J. L. BELL is a Massachusetts writer who specializes in (among other things) the start of the American Revolution in and around Boston. He is particularly interested in the experiences of children in 1765-75. He has published scholarly papers and popular articles for both children and adults. He was consultant for an episode of History Detectives, and contributed to a display at Minute Man National Historic Park.

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Saturday, November 26, 2011

The United States Eagle as It First Appeared

This is Charles Thomson’s sketch of how he pictured the Great Seal of the United States in June 1782. The Continental Congress had asked him, as its longtime secretary, to offer some suggestions. Drawing on the discussions of previous committees, Thomson submitted this written proposal:
On a field Chevrons composed of seven pieces on one side & six on the other, joined together at the top in such wise that each of the six bears against or is supported by & supports two of the opposite side the pieces of the chevrons on each side alternate red & white. The shield born on the breast of an American Eagle on the wing & rising proper. In the dexter talon of the Eagle an Olive branch & in the sinister a bundle of Arrows. Over the head of the Eagle a Constellation of Stars surrounded with bright rays and at a little distance clouds.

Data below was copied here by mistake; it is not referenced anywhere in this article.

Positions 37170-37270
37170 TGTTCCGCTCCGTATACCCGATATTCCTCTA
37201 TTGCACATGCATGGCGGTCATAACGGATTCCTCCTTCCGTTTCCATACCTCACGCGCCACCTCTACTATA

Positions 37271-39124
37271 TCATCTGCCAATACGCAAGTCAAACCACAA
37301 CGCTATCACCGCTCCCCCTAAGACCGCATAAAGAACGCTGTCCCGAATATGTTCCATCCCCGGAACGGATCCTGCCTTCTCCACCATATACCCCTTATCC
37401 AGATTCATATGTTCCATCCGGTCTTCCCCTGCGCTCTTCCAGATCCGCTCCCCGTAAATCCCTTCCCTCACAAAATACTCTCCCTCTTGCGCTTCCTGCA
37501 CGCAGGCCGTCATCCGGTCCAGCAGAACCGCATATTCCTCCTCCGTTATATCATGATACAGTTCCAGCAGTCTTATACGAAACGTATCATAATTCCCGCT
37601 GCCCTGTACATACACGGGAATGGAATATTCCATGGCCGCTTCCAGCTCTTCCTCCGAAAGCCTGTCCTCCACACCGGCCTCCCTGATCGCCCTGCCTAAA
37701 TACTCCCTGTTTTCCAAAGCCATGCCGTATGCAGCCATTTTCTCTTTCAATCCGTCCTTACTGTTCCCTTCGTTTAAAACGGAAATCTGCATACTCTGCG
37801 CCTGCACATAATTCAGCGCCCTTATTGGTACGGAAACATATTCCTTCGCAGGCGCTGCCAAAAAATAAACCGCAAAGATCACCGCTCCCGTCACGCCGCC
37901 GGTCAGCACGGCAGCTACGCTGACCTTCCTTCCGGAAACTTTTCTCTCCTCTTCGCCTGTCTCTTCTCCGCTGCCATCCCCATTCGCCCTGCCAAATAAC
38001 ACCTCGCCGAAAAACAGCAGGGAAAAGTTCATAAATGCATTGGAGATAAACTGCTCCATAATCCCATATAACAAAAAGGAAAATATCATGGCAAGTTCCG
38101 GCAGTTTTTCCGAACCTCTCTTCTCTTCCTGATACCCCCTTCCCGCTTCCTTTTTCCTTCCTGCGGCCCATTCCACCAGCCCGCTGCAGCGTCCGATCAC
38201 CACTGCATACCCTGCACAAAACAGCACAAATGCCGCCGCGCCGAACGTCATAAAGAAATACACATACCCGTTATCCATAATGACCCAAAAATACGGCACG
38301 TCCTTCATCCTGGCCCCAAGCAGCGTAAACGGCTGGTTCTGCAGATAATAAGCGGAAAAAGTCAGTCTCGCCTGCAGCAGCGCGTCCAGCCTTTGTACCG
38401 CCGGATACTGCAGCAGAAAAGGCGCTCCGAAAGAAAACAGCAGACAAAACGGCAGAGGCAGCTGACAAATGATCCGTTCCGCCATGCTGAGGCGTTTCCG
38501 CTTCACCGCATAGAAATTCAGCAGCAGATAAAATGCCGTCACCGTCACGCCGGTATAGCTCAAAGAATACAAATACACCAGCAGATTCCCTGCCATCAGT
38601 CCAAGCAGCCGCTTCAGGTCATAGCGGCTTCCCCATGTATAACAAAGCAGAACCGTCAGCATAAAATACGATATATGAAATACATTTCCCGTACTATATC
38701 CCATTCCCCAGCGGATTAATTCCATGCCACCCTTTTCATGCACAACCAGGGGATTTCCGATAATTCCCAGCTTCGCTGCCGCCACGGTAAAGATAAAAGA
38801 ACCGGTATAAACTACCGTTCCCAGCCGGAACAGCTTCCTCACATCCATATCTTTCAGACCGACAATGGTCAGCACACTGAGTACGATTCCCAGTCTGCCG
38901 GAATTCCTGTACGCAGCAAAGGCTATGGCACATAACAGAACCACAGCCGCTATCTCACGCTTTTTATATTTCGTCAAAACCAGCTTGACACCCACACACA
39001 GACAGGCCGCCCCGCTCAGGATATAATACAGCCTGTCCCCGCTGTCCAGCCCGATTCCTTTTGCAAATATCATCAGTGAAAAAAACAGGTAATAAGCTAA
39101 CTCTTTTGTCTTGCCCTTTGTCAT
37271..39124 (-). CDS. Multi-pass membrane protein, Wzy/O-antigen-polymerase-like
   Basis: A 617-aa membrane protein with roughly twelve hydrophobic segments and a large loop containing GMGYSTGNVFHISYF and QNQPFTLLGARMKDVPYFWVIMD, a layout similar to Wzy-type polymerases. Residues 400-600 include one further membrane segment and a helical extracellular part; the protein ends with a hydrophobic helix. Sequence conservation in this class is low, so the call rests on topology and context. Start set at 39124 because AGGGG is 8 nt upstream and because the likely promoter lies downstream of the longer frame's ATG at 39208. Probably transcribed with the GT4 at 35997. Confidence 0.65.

The Congress’s seal committee made some changes to the eagle’s wings and the stripes on the shield, resulting in the following design. (Remember that it’s reversed when the seal is used to emboss a document.)
Kind of scrawny by modern standards, wasn’t it? More images and history at GreatSeal.com.

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